So, why do these families go through all of this? To Swekel, the desire that dedicated musicians of all ages have to do what they love takes precedence over any inconvenience. "It's an overwhelming, uncontrollable way of living. Some people have a conscious 'I-want-to-be-a- music-major' element to them. But behind that, there's a knowledge that this is the thing you have to do to be happy."

Julien Benichou, a world-renowned conductor who has just this year joined CYSO as their music director, says that when he first encountered the group as a guest conductor during a rehearsal, "I came and conducted and was immediately struck with the group's focus and interest in music-making.

"I would say that these kinds of players can perform just as well as a professional group. It just takes more practicing and more rehearsing. Of course, when you play a symphony for the first time, it is certainly exciting, and one is able to put lots of energy into the preparation and the performance. But one has to learn to manage his concentration and energy---it is sort of like climbing a mountain for the first time." His confidence in the group shows in his musical choices for the coming season, which include a difficult selection from Mahler, as well as pieces from Ives, Mozart and Wagner.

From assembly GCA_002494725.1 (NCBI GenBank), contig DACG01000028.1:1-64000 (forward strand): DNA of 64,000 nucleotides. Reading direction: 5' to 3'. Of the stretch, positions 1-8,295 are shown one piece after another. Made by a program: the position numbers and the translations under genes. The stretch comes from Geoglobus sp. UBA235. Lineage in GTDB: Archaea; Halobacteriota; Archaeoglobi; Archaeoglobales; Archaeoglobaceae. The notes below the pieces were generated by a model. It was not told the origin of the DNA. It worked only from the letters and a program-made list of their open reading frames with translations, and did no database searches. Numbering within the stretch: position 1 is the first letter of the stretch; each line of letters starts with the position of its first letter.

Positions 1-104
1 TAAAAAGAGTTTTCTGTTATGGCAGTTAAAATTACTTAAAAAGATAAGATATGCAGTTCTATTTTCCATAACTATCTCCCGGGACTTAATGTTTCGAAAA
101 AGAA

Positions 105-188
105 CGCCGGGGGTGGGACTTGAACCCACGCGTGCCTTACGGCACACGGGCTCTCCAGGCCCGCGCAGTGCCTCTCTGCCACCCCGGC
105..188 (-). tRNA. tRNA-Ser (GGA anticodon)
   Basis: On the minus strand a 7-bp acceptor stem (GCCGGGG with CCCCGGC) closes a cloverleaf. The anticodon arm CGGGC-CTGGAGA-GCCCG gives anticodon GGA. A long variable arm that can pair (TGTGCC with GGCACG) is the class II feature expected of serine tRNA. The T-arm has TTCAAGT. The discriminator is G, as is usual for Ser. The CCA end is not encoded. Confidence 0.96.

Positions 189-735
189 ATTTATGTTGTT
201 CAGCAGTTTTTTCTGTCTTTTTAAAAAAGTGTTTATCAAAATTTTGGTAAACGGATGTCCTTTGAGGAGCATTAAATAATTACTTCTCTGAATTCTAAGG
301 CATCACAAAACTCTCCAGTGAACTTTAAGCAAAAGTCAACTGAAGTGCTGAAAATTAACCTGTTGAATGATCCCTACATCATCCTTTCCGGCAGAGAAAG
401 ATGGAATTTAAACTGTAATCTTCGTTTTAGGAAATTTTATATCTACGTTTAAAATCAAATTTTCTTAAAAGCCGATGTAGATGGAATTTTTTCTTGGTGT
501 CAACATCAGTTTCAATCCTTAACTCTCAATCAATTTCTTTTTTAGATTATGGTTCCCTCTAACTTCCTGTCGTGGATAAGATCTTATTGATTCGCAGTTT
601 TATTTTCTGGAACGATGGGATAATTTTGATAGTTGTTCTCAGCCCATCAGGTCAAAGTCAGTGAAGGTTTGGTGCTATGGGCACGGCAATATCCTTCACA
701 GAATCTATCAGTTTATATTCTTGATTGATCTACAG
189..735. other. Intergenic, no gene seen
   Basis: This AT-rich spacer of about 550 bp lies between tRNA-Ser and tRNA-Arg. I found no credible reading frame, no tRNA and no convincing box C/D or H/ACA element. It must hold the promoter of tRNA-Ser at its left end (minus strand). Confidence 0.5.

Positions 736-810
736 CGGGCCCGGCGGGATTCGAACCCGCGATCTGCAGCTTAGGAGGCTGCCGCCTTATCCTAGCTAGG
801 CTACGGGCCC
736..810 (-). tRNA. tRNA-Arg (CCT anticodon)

Like Barrett, Swekel recognizes music's power to communicate across language and other boundaries. "You can sit at a table with people who don't speak your native tongue, but if you play a piece, they'll know exactly what you're saying. It's a person-to-person, deeply individual emotional experience." Ultimately, that is one of the greatest rewards that these students receive when they commit themselves to music.

Young Caroline, however, doesn't let her commitment to these two demanding groups get in the way of the other things she likes to do, like participating in her school's math club, reading all the Harry Potter books, and hanging out with friends. It's her mom who can get overwhelmed. "Sometimes I feel panic that I can't drive everywhere!" says Armstrong.

For more information on ACCA, call Liz Barrett at 410-263-9191. For information on CYSO, call Kathy Swekel at 410-263-2664.

Debra Wilkinson is a recent graduate of St. John's College, where she read a selection of the great books of Western civilization. She plans to move to Korea to teach conversational English.